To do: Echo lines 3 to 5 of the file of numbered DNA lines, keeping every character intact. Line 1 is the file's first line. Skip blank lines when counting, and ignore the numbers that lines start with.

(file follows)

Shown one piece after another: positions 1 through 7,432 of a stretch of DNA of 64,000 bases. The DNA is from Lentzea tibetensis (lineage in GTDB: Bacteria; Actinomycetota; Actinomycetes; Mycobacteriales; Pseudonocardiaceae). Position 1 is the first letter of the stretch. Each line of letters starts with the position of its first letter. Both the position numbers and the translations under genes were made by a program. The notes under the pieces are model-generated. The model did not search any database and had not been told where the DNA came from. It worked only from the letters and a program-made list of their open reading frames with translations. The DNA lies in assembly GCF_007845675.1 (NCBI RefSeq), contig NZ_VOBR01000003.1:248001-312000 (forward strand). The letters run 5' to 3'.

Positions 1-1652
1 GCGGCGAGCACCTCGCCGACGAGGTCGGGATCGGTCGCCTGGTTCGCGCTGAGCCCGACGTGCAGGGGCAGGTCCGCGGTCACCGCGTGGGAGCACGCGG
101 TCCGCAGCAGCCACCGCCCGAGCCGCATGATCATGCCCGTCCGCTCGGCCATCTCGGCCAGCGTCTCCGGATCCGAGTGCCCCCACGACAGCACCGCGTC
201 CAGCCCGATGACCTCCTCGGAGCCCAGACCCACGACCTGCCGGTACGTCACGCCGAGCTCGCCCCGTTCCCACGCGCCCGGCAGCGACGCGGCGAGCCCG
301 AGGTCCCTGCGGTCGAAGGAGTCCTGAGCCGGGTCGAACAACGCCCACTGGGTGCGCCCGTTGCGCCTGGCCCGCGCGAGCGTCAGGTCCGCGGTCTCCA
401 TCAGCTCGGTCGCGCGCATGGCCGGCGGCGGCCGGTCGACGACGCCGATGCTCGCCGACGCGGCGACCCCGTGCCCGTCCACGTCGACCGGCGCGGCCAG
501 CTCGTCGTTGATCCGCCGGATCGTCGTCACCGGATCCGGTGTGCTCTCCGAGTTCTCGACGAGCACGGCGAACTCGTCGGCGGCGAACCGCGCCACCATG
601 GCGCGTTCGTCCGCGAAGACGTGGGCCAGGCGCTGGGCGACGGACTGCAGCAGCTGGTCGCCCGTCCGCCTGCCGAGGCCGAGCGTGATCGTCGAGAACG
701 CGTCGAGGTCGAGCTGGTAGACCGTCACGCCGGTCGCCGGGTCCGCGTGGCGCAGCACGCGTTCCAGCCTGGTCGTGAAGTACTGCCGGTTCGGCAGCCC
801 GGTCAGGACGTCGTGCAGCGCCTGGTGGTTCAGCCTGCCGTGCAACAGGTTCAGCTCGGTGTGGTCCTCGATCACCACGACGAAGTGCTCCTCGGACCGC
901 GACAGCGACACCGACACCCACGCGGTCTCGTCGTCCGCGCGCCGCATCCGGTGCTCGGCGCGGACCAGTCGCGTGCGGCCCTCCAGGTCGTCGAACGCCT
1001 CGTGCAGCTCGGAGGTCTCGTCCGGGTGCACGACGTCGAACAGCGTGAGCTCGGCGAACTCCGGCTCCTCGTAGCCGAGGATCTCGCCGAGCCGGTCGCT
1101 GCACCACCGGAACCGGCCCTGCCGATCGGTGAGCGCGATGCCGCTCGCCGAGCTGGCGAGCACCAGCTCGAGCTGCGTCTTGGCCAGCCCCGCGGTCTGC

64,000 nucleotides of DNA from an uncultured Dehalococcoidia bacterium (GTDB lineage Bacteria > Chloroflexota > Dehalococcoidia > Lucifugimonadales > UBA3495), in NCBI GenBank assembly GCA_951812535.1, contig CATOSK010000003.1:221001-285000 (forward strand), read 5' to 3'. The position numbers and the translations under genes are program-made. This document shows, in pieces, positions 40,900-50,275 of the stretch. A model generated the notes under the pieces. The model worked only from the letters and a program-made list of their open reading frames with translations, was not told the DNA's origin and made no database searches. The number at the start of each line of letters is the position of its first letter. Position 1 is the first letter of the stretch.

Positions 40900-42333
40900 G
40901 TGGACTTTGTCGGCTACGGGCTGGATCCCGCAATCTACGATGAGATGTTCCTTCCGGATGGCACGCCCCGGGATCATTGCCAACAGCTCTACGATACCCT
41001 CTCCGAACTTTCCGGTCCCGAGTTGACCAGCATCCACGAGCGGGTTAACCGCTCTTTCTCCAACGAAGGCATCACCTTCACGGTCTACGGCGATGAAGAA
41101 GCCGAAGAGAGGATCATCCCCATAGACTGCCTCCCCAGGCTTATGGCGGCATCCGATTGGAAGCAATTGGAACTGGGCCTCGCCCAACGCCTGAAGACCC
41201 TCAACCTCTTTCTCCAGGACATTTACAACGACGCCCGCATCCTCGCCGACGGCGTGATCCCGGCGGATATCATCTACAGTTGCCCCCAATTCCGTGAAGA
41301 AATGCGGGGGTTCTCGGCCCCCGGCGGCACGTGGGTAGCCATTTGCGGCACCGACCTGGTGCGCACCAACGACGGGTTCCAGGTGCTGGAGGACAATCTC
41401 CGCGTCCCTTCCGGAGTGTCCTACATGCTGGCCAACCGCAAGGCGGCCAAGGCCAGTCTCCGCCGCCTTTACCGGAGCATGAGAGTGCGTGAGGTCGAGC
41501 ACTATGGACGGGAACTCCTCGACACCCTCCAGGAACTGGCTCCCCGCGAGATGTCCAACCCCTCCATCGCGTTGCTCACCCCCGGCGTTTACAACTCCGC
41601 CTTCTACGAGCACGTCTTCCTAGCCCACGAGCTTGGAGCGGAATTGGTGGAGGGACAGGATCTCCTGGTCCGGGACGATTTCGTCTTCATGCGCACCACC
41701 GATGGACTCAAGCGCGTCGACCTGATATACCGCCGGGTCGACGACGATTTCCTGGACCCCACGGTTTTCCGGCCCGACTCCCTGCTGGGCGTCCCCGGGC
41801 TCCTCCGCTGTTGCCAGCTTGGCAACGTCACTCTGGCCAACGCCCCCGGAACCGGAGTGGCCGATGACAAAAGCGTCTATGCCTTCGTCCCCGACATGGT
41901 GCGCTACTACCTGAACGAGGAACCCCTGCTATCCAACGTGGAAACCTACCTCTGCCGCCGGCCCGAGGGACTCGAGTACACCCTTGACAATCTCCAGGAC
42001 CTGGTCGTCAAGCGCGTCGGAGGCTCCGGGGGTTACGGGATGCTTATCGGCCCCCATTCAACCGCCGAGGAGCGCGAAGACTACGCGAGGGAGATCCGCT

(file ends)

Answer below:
1 GCGGCGAGCACCTCGCCGACGAGGTCGGGATCGGTCGCCTGGTTCGCGCTGAGCCCGACGTGCAGGGGCAGGTCCGCGGTCACCGCGTGGGAGCACGCGG
101 TCCGCAGCAGCCACCGCCCGAGCCGCATGATCATGCCCGTCCGCTCGGCCATCTCGGCCAGCGTCTCCGGATCCGAGTGCCCCCACGACAGCACCGCGTC
201 CAGCCCGATGACCTCCTCGGAGCCCAGACCCACGACCTGCCGGTACGTCACGCCGAGCTCGCCCCGTTCCCACGCGCCCGGCAGCGACGCGGCGAGCCCG